India Gained $755 Million In Additional Exports To U.S. Due To Trade War
Shipping containers sit stacked next to gantry cranes at the Yantian International Container Terminals. (Photographer: Qilai Shen/Bloomberg)

India Gained $755 Million In Additional Exports To U.S. Due To Trade War

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India gained about $755 million in additional exports, mainly of chemicals, metals and ore, to the U.S. in the first half of 2019 due to the trade diversion effects of Washington's tariff war with China, a study by the United Nations trade and investment body has said.

The study shows that the ongoing U.S.-China trade war has resulted in a sharp decline in bilateral trade, higher prices for consumers and trade diversion effects--increased imports from countries not directly involved in the trade war.

The study puts the trade diversion effects of the U.S.-China tariff war for the first half of 2019 at about $21 billion, implying that the amount of net trade losses corresponds to about $14 billion.

The U.S. tariffs on China have made other players more competitive in the U.S. market and led to a trade diversion effect. These trade diversion effects have brought substantial benefits for Taiwan (province of China), Mexico, and the European Union.

"Trade diversion benefits to Korea, Canada and India were smaller but still substantial, ranging from $0.9 billion to$1.5 billion," it said. The remainder of the benefits were largely to the advantage of other South East Asian countries.

The U.S. tariffs on China resulted in India gaining $755 million in additional exports to the U.S. in the first half of 2019 by selling more chemicals ($243 million), metals and ore ($181 million), electrical machinery ($83 million) and various machinery ($68 million) as well as increased exports in areas such as agri-food, furniture, office machinery, precision instruments, textiles and apparel and transport equipment, United Nations Conference on Trade and Development said.

While it does not consider the impact of Chinese tariffs on U.S. imports, the study indicates that qualitative results are most likely to be analogous: higher prices for Chinese consumers, losses for U.S. exporters and trade gains for other countries.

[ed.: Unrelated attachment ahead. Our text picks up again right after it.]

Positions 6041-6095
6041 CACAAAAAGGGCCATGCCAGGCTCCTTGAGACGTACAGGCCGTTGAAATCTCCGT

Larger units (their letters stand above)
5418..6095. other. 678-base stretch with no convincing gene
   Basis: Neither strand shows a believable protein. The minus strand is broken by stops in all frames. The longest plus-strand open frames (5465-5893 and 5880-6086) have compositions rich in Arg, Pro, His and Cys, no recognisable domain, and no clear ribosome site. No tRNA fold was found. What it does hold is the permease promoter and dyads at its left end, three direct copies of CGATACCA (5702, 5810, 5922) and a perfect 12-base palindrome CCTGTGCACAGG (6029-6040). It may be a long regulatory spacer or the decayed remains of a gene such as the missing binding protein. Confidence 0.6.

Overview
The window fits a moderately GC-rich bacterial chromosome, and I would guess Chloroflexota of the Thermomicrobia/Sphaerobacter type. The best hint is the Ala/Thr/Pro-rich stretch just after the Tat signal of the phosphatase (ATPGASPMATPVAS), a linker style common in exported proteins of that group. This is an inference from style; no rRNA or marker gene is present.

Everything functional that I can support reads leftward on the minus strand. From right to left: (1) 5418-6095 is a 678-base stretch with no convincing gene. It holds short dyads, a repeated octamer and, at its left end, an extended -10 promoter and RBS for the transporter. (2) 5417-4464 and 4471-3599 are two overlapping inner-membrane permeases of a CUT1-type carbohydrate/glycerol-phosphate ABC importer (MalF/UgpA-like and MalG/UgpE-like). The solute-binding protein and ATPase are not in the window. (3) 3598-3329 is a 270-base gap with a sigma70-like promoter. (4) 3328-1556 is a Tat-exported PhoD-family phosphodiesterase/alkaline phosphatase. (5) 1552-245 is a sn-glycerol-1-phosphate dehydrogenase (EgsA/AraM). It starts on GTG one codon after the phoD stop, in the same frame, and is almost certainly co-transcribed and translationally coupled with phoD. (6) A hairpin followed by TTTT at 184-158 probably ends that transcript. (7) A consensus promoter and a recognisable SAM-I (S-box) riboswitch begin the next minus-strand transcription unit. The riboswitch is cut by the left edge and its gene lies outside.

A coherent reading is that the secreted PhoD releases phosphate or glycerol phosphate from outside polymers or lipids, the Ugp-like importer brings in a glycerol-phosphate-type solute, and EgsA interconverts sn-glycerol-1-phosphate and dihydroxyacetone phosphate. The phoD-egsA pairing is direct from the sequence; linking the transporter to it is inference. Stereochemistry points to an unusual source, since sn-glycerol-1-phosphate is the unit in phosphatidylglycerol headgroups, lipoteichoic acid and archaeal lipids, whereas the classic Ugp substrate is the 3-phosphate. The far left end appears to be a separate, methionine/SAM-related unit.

Of the $35 billion Chinese export losses in the U.S. market, about $21 billion (or 62 percent) was diverted to other countries, while the remainder of $14 billion was either lost or captured by the U.S. producers.

The study found that tariffs imposed by U.S. on China are economically hurting both countries. Consumers in the U.S. are bearing the heaviest brunt of Washington's tariffs on Beijing, as their associated costs have largely been passed down to them and importing firms in the form of higher prices.

However, the study also noted that Chinese firms have recently started absorbing part of the costs of the tariffs by reducing the prices of their exports.

"The results of the study serve as a global warning. A lose-lose trade war is not only harming the main contenders, it also compromises the stability of the global economy and future growth," UNCTAD's Director of International Trade and Commodities Pamela Coke Hamilton said.

"We hope a potential trade agreement between the U.S. and China can de-escalate trade tensions."

The analysis shows that U.S. tariffs caused a 25 percent export loss, inflicting a $35 billion blow to Chinese exports in the U.S. market for tariffed goods in the first half of 2019. This figure also shows the competitiveness of Chinese firms which, despite the substantial tariffs, maintained 75 percent of their exports to the U.S.

The office machinery and communication equipment sectors were hit the hardest, suffering a $15 billion reduction of U.S. imports from China as trade in tariffed goods in those sectors fell by an average of 55 percent.

Though the study does not examine the impact of the most recent phase of the trade war, it warns that the escalation in summer of 2019 is likely to have added to the existing losses, UNCTAD said.

"U.S. consumers are paying for the tariffs in terms of higher prices," said Alessandro Nicita, an economist at UNCTAD. "Not only final consumers like us, but importers of intermediate products firms which import parts and components from China."

Since mid-2018, the U.S. and China have been locked in a trade confrontation that has resulted in several rounds of retaliatory tariffs.

Over the course of 2018, the U.S. administration started implementing a series of trade measures to curtail imports, first targeting specific products (steel, aluminum, solar panels and washing machines) and then specifically targeting imports from China.

In the early summer 2018, U.S. and China raised tariffs on about $50 billion worth of each other's goods. This escalated further in September 2018 when the U.S. introduced an additional 10 percent to cover $200 billion worth of Chinese imports, to which China retaliated by imposing tariffs on imports from the U.S. worth an additional $60 billion.

In June 2019, the U.S. increased the tariffs further, to 25 percent. China responded by raising the tariffs on a subset of products that were already subject to tariffs. In September 2019, the U.S. imposed 15 percent tariffs on a large subset of the remaining $300 billion worth of imports from China not yet subject to tariffs.

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